No one gets through life without making countless assumptions about things we cannot properly know. In routine cases, this is usually harmless. That does not remove our obligation to give someone a fair hearing if they initiate dialogue asking about our reasons for feeling committed to the assumption. Except in immediate emergencies, we should always be open to such questions, and on our own initiative we should raise such questions to ourselves in ambiguous situations. This means we also need to learn to be good at recognizing ambiguous situations, which involves lifelong care and active practice at doing it. (See also Epistemic Conscientiousness.)
The ethical importance of dialogue can hardly be overstated. The key to ethical dialogue is mutual acceptance of sincere questioning about reasons. To ask a question is not to make a counter-assertion, and no one should ever take offense at a sincere question.
To qualify as based on good judgment or sound reasoning, a commitment or one’s reasons for holding it must be explainable in a shareable way. Sharing of the kind of meaning-based material inference used in everyday reasoning and judgment (as well as most philosophy) is a social process of open-ended dialogue.
The world’s oldest preserved examples of such rational dialogue (or any kind of rational development) are contained in the works of Plato. Earlier figures just wrote down what they saw as the truth. Plato provided many examples of a method of free inquiry. (Aristotle says the atomist Democritus was another initiator of rational inquiry, but the works of Democritus do not survive.) This is yet another reason why Hegel called Plato and Aristotle the greatest teachers of the human race.
Plato bequeathed to us many idealized examples of reasoning by dialogue. He raised them into an art form, creating a new literary genre in the process. His dialogues vary in the degree to which they approximate free open-ended discussion; most often, one character leads the discussion through question and answer, and sometimes even the question and answer is limited. However, since Plato’s dialogues are like plays portraying self-contained conversations, they are very accessible.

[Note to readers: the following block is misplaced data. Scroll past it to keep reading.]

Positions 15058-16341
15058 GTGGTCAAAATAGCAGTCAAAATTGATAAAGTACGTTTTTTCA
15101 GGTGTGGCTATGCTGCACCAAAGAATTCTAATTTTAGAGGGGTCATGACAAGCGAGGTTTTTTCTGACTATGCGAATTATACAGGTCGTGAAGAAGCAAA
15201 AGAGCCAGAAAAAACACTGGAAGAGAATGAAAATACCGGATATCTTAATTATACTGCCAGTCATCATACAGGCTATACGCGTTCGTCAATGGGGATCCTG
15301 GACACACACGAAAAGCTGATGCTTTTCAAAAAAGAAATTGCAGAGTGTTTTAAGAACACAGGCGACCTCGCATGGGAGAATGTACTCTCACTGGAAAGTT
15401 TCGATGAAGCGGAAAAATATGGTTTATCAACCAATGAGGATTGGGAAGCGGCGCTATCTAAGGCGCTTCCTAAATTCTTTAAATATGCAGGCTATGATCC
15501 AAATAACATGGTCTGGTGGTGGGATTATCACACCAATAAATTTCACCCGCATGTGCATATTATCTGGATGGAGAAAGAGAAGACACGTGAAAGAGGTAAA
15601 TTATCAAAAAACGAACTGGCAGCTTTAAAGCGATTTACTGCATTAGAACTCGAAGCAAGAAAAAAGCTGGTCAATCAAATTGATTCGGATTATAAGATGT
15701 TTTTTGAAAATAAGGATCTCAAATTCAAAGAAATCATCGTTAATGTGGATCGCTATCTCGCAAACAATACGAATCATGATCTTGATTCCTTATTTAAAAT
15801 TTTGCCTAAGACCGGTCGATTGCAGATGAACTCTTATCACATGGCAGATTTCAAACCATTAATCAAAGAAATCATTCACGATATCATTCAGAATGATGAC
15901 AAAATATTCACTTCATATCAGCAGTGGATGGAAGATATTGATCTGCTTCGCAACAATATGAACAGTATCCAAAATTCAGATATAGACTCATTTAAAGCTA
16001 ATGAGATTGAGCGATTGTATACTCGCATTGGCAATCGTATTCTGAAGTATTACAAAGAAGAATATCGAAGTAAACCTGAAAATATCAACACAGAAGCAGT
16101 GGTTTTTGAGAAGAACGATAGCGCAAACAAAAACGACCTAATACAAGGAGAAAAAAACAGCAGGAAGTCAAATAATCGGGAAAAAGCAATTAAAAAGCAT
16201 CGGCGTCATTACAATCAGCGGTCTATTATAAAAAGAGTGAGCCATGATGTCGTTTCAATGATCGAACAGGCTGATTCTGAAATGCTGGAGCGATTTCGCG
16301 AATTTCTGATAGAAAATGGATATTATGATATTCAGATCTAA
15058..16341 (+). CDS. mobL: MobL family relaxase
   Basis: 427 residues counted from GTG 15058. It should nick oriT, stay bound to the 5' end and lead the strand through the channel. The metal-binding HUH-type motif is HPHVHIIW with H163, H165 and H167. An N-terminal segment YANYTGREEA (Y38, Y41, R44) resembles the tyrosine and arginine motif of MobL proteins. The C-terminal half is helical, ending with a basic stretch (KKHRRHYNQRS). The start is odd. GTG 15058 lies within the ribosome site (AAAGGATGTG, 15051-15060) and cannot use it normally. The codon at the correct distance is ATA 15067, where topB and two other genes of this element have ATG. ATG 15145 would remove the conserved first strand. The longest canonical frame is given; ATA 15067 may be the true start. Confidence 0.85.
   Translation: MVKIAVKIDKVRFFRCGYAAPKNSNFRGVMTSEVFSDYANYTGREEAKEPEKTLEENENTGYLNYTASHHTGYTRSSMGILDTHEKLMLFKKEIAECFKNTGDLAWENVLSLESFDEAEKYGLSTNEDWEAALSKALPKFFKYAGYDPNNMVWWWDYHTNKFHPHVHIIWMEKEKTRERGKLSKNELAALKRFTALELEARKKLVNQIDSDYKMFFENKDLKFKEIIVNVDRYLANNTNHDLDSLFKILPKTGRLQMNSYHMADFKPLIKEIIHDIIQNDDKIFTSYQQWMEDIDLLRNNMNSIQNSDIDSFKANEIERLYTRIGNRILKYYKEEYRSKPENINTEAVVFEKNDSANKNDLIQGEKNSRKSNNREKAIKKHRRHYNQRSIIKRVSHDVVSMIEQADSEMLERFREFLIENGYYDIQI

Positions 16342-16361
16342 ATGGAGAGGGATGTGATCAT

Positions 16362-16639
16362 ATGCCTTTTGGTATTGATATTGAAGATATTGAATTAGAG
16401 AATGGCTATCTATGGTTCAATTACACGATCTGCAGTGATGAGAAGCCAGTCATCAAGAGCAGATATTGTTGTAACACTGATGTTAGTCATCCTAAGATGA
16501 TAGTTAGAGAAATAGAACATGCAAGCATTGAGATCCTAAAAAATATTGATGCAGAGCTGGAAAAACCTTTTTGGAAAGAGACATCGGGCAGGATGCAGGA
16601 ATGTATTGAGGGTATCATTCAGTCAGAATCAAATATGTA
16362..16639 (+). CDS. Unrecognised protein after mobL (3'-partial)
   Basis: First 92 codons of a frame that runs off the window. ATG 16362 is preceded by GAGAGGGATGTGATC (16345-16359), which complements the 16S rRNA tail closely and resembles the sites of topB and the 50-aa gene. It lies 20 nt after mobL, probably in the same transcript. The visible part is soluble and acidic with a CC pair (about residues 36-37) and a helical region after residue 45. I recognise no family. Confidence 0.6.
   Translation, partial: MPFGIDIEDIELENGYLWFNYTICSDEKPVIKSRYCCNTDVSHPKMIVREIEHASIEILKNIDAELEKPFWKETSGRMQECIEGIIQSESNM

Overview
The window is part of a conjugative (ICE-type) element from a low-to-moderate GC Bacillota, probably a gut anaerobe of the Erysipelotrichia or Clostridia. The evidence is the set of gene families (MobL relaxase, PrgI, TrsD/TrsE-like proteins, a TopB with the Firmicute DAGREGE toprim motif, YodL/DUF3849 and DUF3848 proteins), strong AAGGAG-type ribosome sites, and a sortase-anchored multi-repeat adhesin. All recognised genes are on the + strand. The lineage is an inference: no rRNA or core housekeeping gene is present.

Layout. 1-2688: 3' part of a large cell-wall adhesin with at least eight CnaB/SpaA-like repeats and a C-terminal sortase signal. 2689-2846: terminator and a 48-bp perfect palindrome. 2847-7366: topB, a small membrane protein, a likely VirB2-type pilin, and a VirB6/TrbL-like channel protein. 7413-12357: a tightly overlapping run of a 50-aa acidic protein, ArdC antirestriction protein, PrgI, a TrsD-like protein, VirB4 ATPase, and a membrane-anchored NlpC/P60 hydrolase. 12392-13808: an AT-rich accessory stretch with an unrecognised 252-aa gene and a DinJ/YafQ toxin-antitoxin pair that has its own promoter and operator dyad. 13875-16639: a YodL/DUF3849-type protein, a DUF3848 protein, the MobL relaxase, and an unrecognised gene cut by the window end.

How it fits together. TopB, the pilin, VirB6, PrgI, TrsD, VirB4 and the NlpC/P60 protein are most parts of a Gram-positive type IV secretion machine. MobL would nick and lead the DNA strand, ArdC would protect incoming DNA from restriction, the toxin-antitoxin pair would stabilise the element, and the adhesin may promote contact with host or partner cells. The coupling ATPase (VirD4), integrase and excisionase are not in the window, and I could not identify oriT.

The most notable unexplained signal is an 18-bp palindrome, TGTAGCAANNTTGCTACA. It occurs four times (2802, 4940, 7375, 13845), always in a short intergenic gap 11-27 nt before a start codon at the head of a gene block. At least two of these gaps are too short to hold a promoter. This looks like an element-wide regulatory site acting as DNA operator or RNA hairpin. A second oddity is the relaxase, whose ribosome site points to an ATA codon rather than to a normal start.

The style of question and answer often practiced by Platonic characters like Socrates — commonly known as Socratic method — provides a model for how anyone can contribute to such a development. The questioner tries to reason only from things to which the answerer agrees, but often has to keep questioning to draw out the needed background.
In a fully free and open dialogue characterized by mutual recognition, any party may make contributions of this sort. As Sellars and Brandom would remind us, to assert anything at all is implicitly to take responsibility for that assertion, which is to invite questioning about our reasons.
The idea of an essentially self-conscious entity sounds like an oxymoron. Once we even begin to understand what Hegel meant by self-consciousness — that it is anything but automatic immediate “consciousness” of a “self”, but rather the hard-won awareness of real-world limitations, nuances, complications, and ambiguities — there could hardly be anything more absurd than the idea that an entity could just have such awareness essentially.
Luckily, there is another, completely different interpretation, highlighted by Brandom, that does not involve any super powers. An “essentially self-conscious entity” is actually just an entity whose essence depends on the higher-order shape of her commitments, including whatever awareness of limitations, nuances, and what-not that the entity does or does not have.
Who we are is mainly constituted by on the one hand, the practical and epistemic commitments we actually live by, and that are implicit in our words and deeds, as measured by what we hold dear and are willing to sacrifice something else for; and on the other, our track record of responsibility in keeping our words and deeds in line. These together make up what Aristotle called our ethos (root of “ethics”, commonly translated as “character” or “culture”). Appraisals of such things are subject to standards of interpretive charity and reasonableness. Since this has to do purely with what we actually say and do, thinking of who we are as mainly constituted by these commitments does not depend on any extravagant assumptions about free will or exemption from natural causality. (See also Reasons; Ends; Choice, Deliberation; Practical Judgment; Error; Belief; Epistemic Conscientiousness; Honesty, Kindness; Intellectual Virtue, Love; Rational/Talking Animal; Second Nature.)